Deaths from the hospital superbug MRSA could double over the next five years, experts have warned.
All types of MRSA appear to be developing resistance to vancomycin
UK scientists say the methicillin-resistant Staphylococcus aureus bacteria is becoming increasingly resistant to the antibiotic vancomycin.
Around 5,000 Britons die each year from infections acquired in hospital.
But the researchers, whose study is published in Emerging Infectious Diseases, say more lives will be lost if vancomycin can no longer be used.
It had been thought that vancomycin-resistance was only a problem in one strain of MRSA - seen in the US and Japan.
But scientists from the University of Bath, University of Bristol and Southmead Hospital say all five major types of MRSA - including those seen in the UK - show signs of resistance to vancomycin.
The study was carried out in the UK, USA, France, Japan, Sweden, Poland, Norway and China.
Around 7,000 patients are currently affected by MRSA each year in the UK each year.
The researchers warn vancomycin-resistance is likely to become more common as more of the antibiotic was used to treat growing numbers of MRSA
This would mean that doctors would have to try "cocktails" of antibiotics to find the right combination to treat an individual's infection - something which could take days, increasing the risk to the patient.
Three cases of MRSA bacteria which are totally resistant to vancomycin have been reported in the US, but fully-resistant bacteria have not yet been found in the UK.
The type of bacteria with increased resistance is known as VISA - vancomycin-intermediate Staphylococcus aureus.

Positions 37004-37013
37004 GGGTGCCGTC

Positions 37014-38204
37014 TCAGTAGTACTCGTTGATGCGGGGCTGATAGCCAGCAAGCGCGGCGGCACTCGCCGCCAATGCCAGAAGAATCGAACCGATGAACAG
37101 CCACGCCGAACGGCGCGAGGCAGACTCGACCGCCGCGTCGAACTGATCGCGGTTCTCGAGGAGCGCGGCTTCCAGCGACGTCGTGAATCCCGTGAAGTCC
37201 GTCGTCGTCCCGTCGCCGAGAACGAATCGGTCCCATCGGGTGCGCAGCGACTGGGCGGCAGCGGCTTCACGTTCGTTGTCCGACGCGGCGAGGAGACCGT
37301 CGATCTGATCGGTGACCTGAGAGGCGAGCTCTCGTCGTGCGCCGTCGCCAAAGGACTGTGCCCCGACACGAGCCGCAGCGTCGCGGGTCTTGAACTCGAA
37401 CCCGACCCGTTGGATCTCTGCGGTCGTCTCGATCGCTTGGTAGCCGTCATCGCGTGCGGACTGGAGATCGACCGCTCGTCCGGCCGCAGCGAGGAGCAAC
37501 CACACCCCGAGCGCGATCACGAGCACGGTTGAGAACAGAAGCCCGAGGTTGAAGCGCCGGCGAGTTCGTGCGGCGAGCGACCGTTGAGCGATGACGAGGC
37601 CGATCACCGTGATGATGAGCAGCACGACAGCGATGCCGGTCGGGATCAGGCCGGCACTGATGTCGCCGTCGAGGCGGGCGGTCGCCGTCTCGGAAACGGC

The scientists believed that it may be an intermediate stage to the development of bacteria which are fully resistant to vancomycin.
Dr Mark Enright of the University of Bath who led the research, told BBC News Online: "With increasing vancomycin-resistance, we are going to see a significant increase in mortality.
"If we lose vancomycin completely as a treatment, we could see a doubling in deaths over the next five years."
He said there were still treatments that would work.
Dr Enright, a senior research fellow in the Department of Biology and Biochemistry, added: "You could treat some types of infection with some antibiotics sometimes.
"But doctors are going to lose a few days working out how they can treat the patient."
He added: "The results of our study show that the problem is much more serious than was previously thought."
A spokesperson for the Health Protection Agency said "The number of blood stream infections caused by MRSA has increased in the UK in recent years.
"However, despite carrying out thousands of tests over the last six years, we haven't identified any MRSA in the UK that are fully resistant to vancomycin (only three such isolates are known to exist, all from the USA).
"Moreover, only a handful of UK samples have been found to show a low level of resistance to vancomycin.
"Infections caused by MRSA resistant to vancomycin (either fully or at low-level) are treatable with other antibiotics such as linezolid."